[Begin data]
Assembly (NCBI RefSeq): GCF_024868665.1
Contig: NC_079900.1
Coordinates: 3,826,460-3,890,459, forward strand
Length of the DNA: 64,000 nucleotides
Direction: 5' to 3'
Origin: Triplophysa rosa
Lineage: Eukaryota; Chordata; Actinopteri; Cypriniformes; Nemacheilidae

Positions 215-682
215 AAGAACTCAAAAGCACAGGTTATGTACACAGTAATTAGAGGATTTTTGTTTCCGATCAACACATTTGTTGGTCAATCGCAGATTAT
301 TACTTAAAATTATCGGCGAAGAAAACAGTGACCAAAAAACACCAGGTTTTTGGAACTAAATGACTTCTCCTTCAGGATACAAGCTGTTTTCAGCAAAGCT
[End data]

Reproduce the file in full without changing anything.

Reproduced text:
Assembly (NCBI RefSeq): GCF_024868665.1
Contig: NC_079900.1
Coordinates: 3,826,460-3,890,459, forward strand
Length of the DNA: 64,000 nucleotides
Direction: 5' to 3'
Origin: Triplophysa rosa
Lineage: Eukaryota; Chordata; Actinopteri; Cypriniformes; Nemacheilidae

Positions 215-682
215 AAGAACTCAAAAGCACAGGTTATGTACACAGTAATTAGAGGATTTTTGTTTCCGATCAACACATTTGTTGGTCAATCGCAGATTAT
301 TACTTAAAATTATCGGCGAAGAAAACAGTGACCAAAAAACACCAGGTTTTTGGAACTAAATGACTTCTCCTTCAGGATACAAGCTGTTTTCAGCAAAGCT